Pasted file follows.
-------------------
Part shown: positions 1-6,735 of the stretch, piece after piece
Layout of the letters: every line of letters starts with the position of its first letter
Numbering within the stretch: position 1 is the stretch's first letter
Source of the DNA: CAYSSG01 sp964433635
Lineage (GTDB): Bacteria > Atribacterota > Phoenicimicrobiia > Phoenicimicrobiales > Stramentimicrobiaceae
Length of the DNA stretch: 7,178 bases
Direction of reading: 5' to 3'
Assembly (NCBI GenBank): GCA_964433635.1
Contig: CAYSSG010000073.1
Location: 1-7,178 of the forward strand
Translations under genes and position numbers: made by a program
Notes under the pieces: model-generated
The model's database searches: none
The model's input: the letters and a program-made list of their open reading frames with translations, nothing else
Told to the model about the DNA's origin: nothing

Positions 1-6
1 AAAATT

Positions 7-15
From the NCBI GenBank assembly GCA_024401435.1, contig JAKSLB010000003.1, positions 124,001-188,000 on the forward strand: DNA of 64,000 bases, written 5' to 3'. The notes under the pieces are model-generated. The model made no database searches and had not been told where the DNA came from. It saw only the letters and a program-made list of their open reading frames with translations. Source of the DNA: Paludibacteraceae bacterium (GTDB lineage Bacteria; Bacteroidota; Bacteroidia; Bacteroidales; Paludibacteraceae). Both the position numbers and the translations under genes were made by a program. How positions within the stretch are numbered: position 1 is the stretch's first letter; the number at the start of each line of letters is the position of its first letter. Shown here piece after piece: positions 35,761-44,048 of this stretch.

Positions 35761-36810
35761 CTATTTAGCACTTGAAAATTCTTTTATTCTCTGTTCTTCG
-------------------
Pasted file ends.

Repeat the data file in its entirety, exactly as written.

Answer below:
Part shown: positions 1-6,735 of the stretch, piece after piece
Layout of the letters: every line of letters starts with the position of its first letter
Numbering within the stretch: position 1 is the stretch's first letter
Source of the DNA: CAYSSG01 sp964433635
Lineage (GTDB): Bacteria > Atribacterota > Phoenicimicrobiia > Phoenicimicrobiales > Stramentimicrobiaceae
Length of the DNA stretch: 7,178 bases
Direction of reading: 5' to 3'
Assembly (NCBI GenBank): GCA_964433635.1
Contig: CAYSSG010000073.1
Location: 1-7,178 of the forward strand
Translations under genes and position numbers: made by a program
Notes under the pieces: model-generated
The model's database searches: none
The model's input: the letters and a program-made list of their open reading frames with translations, nothing else
Told to the model about the DNA's origin: nothing

Positions 1-6
1 AAAATT

Positions 7-15
From the NCBI GenBank assembly GCA_024401435.1, contig JAKSLB010000003.1, positions 124,001-188,000 on the forward strand: DNA of 64,000 bases, written 5' to 3'. The notes under the pieces are model-generated. The model made no database searches and had not been told where the DNA came from. It saw only the letters and a program-made list of their open reading frames with translations. Source of the DNA: Paludibacteraceae bacterium (GTDB lineage Bacteria; Bacteroidota; Bacteroidia; Bacteroidales; Paludibacteraceae). Both the position numbers and the translations under genes were made by a program. How positions within the stretch are numbered: position 1 is the stretch's first letter; the number at the start of each line of letters is the position of its first letter. Shown here piece after piece: positions 35,761-44,048 of this stretch.

Positions 35761-36810
35761 CTATTTAGCACTTGAAAATTCTTTTATTCTCTGTTCTTCG